Internship Scholarship Program awards $253,775 for summer 2014


    The Internship Scholarship Program awarded more than 123 scholarships to students with unpaid or low-paying internships for this summer.

    The scholarships varied from $500 to $3,000, with the average student receiving more than $2,000.

    The program is designed to support and encourage students to seek out unpaid internship opportunities that align with their long-term career goals.

    Susan Sledge, internship development manager in the Neeley School of Business, created the program after seeing a need for scholarships for unpaid internships.

    “Many employers offer incredible internships, but they’re unpaid,” Sledge said. “It was disheartening to see some excellent students win these top positions, but they can’t afford to take the opportunities.”

    TCU Career Services piloted the Internship Scholarship Program in 2013, and 153 students received scholarships last summer.

    “Students performed exceptionally well in the 2013 pilot, and we anticipate that again this year,” Sledge said. “They truly served as ambassadors for TCU, and it was wonderful seeing all that they accomplished.”

    Scholarship recipients will be working all across the nation this summer with organizations and corporations including Harper’s Bazaar, Major League Baseball, Jimmy Choo and “The Tonight Show” with Jimmy Fallon.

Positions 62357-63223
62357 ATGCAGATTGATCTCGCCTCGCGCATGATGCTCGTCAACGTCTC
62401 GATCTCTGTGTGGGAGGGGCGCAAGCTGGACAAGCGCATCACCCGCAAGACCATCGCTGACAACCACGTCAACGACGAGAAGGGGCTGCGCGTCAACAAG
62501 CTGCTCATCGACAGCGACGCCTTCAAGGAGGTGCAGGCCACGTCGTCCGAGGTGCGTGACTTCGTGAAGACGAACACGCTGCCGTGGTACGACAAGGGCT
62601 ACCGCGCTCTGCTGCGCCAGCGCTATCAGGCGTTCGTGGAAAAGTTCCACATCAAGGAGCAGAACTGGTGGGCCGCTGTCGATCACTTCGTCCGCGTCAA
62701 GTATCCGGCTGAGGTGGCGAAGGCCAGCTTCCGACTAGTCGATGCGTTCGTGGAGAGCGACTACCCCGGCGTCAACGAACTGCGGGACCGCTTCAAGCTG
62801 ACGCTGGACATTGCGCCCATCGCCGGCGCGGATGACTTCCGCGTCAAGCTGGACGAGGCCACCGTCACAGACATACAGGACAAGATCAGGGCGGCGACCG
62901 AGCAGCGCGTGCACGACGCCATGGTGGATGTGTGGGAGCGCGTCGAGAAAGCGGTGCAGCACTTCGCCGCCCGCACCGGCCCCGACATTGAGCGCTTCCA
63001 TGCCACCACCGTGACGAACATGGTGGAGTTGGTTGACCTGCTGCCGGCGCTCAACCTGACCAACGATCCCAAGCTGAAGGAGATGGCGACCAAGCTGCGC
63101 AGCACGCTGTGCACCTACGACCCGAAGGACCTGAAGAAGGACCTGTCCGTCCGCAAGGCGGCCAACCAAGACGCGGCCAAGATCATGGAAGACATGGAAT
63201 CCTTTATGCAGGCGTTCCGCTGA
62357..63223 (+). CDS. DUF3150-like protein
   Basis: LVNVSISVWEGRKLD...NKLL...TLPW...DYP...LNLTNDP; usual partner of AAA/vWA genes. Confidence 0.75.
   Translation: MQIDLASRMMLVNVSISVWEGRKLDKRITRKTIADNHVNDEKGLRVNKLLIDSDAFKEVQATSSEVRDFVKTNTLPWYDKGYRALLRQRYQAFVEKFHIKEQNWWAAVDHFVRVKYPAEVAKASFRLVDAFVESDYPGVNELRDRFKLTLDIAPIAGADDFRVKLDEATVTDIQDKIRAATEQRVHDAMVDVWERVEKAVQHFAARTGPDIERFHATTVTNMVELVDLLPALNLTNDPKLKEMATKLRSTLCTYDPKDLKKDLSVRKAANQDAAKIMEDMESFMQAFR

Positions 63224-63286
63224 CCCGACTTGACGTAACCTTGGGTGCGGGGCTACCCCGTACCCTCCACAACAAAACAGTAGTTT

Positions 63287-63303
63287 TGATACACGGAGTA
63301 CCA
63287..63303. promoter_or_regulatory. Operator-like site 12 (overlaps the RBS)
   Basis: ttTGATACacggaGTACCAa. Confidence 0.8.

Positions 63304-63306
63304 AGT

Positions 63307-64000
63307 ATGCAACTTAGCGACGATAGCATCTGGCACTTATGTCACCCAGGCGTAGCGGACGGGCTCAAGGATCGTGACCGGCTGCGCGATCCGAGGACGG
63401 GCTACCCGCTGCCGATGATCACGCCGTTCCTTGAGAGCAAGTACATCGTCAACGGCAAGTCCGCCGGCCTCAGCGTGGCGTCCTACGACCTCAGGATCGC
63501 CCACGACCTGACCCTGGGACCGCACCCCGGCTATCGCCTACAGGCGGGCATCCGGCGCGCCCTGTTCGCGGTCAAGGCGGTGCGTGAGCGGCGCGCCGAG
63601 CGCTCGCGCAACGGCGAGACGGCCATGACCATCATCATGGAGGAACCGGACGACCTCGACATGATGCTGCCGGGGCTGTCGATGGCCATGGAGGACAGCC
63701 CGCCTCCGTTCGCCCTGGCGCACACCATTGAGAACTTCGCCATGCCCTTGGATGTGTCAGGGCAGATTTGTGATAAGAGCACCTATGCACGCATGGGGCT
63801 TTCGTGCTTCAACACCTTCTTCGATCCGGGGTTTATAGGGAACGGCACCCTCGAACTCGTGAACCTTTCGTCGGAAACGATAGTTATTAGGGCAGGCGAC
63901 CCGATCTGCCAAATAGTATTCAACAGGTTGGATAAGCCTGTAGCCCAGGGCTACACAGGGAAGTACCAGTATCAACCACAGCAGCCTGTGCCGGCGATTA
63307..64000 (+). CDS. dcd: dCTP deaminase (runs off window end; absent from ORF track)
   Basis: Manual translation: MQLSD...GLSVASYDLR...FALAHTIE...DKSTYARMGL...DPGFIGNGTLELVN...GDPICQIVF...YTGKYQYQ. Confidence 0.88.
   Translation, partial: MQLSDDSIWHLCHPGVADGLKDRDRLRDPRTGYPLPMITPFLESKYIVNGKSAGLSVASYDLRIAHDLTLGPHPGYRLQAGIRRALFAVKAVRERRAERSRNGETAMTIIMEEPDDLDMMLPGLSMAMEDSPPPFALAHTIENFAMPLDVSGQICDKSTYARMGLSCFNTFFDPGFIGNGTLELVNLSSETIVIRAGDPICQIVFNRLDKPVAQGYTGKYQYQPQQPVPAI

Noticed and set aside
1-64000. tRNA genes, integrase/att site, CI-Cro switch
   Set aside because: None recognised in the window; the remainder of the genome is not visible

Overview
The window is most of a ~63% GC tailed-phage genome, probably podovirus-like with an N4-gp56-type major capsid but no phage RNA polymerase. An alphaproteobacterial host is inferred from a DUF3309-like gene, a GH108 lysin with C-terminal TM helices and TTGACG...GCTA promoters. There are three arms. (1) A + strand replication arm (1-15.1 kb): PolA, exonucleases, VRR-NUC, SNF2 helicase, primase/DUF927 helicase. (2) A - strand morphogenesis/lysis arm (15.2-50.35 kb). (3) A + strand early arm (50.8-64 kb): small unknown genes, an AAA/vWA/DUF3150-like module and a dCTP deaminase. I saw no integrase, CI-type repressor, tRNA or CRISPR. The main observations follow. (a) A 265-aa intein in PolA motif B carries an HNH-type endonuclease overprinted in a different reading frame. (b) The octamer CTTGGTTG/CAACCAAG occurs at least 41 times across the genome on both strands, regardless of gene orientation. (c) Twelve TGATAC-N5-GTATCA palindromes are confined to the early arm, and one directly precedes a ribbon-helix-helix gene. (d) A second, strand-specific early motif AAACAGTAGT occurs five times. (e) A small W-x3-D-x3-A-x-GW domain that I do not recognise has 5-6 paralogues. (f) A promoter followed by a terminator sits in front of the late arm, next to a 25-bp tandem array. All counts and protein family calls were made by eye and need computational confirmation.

Junior biology and business major Troy Gurney said he is thankful that the Internship Scholarship Program is allowing him to work as an emergency medical intern at Harris Methodist Hospital this summer.

    “The financial aid provided to me through this program has given me the chance to work a job directly related to my field of study,” Gurney said. “I might not have been able to work here if I hadn’t received the scholarship from this program.”

    Sledge said she is hoping that the success of this program will encourage future students to search for their dream internships, knowing that scholarships are available for unpaid internships.

    “We have an internship culture here at TCU, and our students are very aware and proactive about searching for great internships,” Sledge said.

    Internships are much more important now than they were 20 years ago, Sledge said.

    “Today, an internship is a requirement. An expectation. It is expected that students have at least two internships at a minimum before graduation if they want to be competitive,” Sledge said.

    Even though Sledge wishes all internships could be paid, she said she is excited about the future of internships for TCU students.

    “Just look at these incredible internships that the students have gotten for this summer, I’m thrilled they’re taking advantage of these opportunities,” Sledge said.